I am going to have copies of the super rare and totally awesome SPIRITS ABROAD and CYBERPUNK: MALAYSIA paperbacks at Nine Worlds! A few of them are already reserved:
This is the American version (though they left me my British spelling because it’s historical fiction \o/) so US and Canadian residents are preferred, but I am hearing from non-US/Canadian readers who are getting their requests approved. So you may as well try! I believe Macmillan will be getting the UK & Commonwealth version up on NetGalley soon as well.
Speaking of Macmillan, I went in yesterday to sign a few UK galleys and they let me take this away …
It’s a printed proof of the UK cover! The gold stuff is embossed. It is SO beautiful. Every time I look at it I swell with maternal pride.
I’ve been kind of anxious to bash out a con report for SDCC because I knew it would never happen if I let life get ahead of me. Chuck Wendig did his the day after! Some people are so efficient.
I try to avoid having blog posts publish on weekends because apparently people look at the Internet less during the weekend (why? what are you all out doing??), but SDCC is OLD NEWS now so let’s get it out.
I’d known SDCC would be big and crowded and overwhelming, but I don’t think I’d realised what an institution it was. We took the train down from LA to San Diego on the Thursday and the train driver announced that there were extra carriages because of Comic-Con, and could everyone be sure to fill out all available seats because the train was going to be crowded. And these weren’t little UK train carriages, right — these were hulking two-storey behemoths.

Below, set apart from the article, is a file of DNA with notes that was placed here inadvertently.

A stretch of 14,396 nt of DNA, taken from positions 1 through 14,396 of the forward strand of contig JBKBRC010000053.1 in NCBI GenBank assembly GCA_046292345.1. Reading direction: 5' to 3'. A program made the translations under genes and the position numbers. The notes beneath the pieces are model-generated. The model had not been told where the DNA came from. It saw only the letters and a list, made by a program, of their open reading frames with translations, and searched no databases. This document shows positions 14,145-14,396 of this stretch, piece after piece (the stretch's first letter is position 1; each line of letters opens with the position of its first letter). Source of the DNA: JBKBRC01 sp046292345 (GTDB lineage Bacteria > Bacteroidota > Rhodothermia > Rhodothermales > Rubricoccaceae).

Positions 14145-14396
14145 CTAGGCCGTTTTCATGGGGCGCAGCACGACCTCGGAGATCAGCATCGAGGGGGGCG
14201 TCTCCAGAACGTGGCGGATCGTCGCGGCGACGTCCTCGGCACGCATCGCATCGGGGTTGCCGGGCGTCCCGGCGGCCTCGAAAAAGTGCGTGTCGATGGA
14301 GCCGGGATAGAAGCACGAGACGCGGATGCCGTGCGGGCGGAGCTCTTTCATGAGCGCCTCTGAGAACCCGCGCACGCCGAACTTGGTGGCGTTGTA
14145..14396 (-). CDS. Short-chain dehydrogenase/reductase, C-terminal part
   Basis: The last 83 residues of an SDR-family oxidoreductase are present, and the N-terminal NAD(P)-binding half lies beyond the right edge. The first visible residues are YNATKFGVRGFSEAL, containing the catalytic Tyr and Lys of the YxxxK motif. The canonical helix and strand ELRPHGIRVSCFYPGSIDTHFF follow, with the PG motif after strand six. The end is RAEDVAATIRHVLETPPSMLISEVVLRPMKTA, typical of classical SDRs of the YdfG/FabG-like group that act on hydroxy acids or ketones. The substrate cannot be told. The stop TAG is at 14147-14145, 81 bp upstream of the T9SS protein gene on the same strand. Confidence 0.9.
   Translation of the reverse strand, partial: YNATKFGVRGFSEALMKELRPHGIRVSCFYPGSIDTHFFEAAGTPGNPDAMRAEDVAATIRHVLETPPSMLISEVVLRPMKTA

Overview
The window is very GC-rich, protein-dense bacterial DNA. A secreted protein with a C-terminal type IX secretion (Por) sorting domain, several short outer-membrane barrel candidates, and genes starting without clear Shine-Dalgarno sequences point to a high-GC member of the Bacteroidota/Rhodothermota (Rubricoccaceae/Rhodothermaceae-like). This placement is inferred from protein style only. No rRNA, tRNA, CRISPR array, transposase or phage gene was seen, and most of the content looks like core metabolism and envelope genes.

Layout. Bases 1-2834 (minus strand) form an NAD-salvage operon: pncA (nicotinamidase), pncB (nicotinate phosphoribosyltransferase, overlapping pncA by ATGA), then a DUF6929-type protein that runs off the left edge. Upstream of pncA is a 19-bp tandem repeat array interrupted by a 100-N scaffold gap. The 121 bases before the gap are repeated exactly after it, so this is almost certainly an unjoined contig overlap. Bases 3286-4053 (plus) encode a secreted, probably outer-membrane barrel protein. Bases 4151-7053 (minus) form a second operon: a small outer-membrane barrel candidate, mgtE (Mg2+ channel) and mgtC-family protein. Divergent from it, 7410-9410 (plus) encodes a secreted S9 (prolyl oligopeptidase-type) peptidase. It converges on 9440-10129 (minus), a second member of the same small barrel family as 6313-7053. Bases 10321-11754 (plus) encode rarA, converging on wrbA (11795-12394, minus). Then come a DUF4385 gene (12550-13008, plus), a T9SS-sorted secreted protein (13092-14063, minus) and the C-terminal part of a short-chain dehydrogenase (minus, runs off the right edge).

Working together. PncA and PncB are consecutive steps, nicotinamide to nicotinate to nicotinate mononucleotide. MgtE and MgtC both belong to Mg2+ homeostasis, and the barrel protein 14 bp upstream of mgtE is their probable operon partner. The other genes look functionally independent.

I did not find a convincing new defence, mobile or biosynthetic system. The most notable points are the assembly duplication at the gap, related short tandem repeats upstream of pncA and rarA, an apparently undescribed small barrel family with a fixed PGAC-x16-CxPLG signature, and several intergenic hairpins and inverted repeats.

And when we arrived in San Diego, everything was Comic-Con! There were banners everywhere and ads for geeky things on buses and people in costume and/or geeky T-shirts waiting at all the traffic lights.
San Diego itself is sun-drenched and relaxed. We looked around ourselves and decided to go to the zoo.
It seemed like it should be a straightforward exercise. After all, I’d read enough of the damn things. (It might give you some idea of my childhood when I say I don’t remember any of my classmates from Standard 4, but I remember the books I read. I also don’t remember anything I learnt in Kemahiran Hidup in secondary school, but I remember the book my Form 1 KH teacher confiscated because I was reading it under my desk while she was trying to tell us how often we were supposed to change our bedsheets. It was Dickens’s Hard Times and I was only halfway through. >:( Now I write novels set in 19th century Britain and I never change my bedsheets, so take that, cikgu!)
But I couldn’t work it out. It took me three years to complete a 25,000-word fanfic I’d started when I was 16: length was not my strong point when it came to writing. But your average novel is a little longer than 25,000 words and I knew that was what I wanted to do, so I resolved to write a drawer novel. (A drawer novel is a book you write and then put in the drawer, rather than selling it or letting anyone else read it.) It would be a bit depressing investing all that work and time in something that would never be seen by anyone else, but I knew I would never start if I had the pressure of thinking, am I going to sell it, how do I make it good enough to sell, who do I submit this to, etc. I just needed to know I could write something of the approximate length of a novel.